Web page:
When I was a child Mother’s Day was about stringing together a macaroni necklace or gluing some things to a paper with glitter at school, making a special breakfast and celebrating mom. The last 10-12 years of my life… well, it’s been complicated.
As we grow up, naturally our eyes are opened to more life experiences in the world and certain things can start to carry more depth, joy as well as complications.
The last few years Mother’s Day has carried some extra weight complicating things that should be celebrated by breakfast in bed and a macaroni necklace. In the past 10 years I have been with friends who have lost their mother’s too soon, friends who have struggled to become mothers through countless rounds of failed fertility practices, experienced miscarriage after miscarriage of their own babies. I’ve even experienced a miscarriage of my own. Experiencing any of these things is difficult enough but it seems exceptionally sharp on days where we nationally recognize a Mother’s importance.
Even with all the many blessings that I have now, It will never take away the painful memories of the child that never came to be for us. The thoughts that maybe Otto would have an older brother or sister. I remember that Mother’s Day like it was yesterday. How absolutely painful it was. And I’m writing this to say, if you are struggling today, you are not alone.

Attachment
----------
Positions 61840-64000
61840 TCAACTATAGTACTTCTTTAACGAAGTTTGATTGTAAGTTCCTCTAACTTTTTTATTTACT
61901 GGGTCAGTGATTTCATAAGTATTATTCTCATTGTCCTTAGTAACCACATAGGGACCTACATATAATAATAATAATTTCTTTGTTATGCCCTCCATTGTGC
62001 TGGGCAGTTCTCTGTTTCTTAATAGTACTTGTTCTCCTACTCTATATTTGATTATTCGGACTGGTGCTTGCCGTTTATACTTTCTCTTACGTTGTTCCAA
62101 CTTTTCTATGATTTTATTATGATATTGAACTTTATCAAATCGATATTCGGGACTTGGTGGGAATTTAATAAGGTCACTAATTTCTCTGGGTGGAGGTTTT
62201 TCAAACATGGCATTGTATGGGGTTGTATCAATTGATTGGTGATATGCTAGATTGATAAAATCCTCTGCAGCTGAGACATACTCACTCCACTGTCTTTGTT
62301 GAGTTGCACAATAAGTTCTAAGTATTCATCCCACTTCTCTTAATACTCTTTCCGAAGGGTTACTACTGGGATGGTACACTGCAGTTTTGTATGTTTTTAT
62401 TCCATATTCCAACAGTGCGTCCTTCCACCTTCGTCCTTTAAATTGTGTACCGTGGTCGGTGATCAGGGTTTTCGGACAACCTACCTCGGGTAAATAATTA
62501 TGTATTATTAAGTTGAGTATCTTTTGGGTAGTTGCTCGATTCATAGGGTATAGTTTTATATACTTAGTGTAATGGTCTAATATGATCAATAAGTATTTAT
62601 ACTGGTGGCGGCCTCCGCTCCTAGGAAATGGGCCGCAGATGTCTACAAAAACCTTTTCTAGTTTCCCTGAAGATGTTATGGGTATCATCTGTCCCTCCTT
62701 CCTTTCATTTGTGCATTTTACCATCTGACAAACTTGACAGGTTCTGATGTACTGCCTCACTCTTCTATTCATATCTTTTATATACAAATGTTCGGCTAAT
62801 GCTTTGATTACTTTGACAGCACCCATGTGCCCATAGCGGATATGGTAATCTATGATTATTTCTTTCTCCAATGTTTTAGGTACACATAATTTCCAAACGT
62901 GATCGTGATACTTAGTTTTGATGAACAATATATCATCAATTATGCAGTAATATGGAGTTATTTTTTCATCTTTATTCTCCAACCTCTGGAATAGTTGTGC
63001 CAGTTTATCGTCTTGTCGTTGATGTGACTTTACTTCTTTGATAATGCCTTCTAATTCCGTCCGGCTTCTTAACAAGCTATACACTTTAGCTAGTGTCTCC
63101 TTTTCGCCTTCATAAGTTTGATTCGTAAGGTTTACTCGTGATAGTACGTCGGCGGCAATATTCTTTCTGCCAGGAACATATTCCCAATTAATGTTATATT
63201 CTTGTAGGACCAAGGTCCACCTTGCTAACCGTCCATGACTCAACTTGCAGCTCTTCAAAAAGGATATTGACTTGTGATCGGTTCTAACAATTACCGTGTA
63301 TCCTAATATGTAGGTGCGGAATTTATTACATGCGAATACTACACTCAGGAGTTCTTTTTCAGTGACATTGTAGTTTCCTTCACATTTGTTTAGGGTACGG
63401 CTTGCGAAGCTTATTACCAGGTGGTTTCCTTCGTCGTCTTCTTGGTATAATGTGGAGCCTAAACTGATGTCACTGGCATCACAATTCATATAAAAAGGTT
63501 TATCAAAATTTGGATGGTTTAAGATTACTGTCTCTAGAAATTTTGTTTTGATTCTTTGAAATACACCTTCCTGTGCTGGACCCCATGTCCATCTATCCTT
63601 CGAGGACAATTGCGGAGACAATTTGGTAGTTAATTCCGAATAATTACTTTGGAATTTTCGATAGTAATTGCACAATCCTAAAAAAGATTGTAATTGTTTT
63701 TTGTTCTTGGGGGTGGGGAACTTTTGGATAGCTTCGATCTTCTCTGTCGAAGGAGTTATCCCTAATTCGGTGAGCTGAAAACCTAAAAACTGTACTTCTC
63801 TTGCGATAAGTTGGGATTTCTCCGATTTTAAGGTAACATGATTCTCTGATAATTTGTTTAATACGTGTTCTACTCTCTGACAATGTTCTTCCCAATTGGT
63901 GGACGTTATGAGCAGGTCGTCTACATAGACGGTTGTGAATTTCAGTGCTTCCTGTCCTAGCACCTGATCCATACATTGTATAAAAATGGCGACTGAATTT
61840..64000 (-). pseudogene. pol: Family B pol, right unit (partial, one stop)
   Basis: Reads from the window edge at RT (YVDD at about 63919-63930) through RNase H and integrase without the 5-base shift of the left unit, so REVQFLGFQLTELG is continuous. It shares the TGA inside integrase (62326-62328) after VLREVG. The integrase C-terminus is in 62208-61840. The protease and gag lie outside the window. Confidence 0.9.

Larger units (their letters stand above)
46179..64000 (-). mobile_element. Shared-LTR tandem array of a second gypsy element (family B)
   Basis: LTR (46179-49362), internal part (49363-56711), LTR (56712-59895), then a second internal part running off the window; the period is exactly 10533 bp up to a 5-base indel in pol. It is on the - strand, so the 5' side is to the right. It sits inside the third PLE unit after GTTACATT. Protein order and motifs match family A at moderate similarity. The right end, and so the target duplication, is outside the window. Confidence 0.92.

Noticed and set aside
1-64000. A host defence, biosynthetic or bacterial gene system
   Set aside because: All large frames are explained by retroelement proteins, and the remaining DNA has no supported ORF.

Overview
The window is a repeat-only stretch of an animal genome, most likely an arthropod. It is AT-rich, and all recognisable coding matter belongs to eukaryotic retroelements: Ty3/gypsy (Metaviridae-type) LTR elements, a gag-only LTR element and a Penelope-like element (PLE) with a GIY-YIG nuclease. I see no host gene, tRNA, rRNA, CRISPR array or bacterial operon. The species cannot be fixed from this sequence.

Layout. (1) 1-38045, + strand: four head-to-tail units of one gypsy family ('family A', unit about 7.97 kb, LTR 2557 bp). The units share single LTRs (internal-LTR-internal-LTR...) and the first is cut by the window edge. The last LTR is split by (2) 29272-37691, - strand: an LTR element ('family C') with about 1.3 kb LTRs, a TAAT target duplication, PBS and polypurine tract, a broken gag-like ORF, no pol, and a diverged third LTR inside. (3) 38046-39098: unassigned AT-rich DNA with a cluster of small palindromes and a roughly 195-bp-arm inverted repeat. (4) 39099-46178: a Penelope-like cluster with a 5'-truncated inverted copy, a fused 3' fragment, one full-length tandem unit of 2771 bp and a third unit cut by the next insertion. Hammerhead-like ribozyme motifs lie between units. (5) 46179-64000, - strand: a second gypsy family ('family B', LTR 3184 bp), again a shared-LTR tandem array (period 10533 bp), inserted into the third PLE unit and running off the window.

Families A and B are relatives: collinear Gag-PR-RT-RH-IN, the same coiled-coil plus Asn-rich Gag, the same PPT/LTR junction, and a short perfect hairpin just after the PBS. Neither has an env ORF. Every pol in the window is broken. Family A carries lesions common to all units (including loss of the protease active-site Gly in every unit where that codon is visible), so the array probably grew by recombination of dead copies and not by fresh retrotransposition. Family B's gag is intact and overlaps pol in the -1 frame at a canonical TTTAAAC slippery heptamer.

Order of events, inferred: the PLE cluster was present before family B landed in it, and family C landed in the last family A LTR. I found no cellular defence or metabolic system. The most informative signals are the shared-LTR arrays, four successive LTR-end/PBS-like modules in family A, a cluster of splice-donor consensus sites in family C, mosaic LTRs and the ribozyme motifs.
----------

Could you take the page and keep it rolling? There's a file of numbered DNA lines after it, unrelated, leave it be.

As time goes on, pain gives way to hope. There has been so many wonderful things happening. A dear friend was able to adopt a beautiful baby boy and they are celebrating their second Mother’s Day together. A friend who longed for a child celebrated her first birthday last week. All of these beautiful things are the rainbows that came after the rain. It doesn’t erase the painful past of the road that got us here, but man oh man is this part of the journey so so sweet.
This Mother’s Day is complicated in its own way isn’t it? We are not able to go and hug our mom’s in person because of this invisible enemy circulating around our communities. But hope is not lost, it will not be like this forever and we will all be reunited physically soon.
I read in a devotional this morning from Ann Voskamp which, if you are looking for something uplifting and spiritual to read, this women is an incredible writer. But it said,
“You don’t have to birth someone to birth hope into someone.”
It is my prayer this morning that if you are a mother, grandmother, the most amazing aunt or mother figure to someone that you continue to birth hope and encouragement and that you are truly fulfilled and experience peace today.7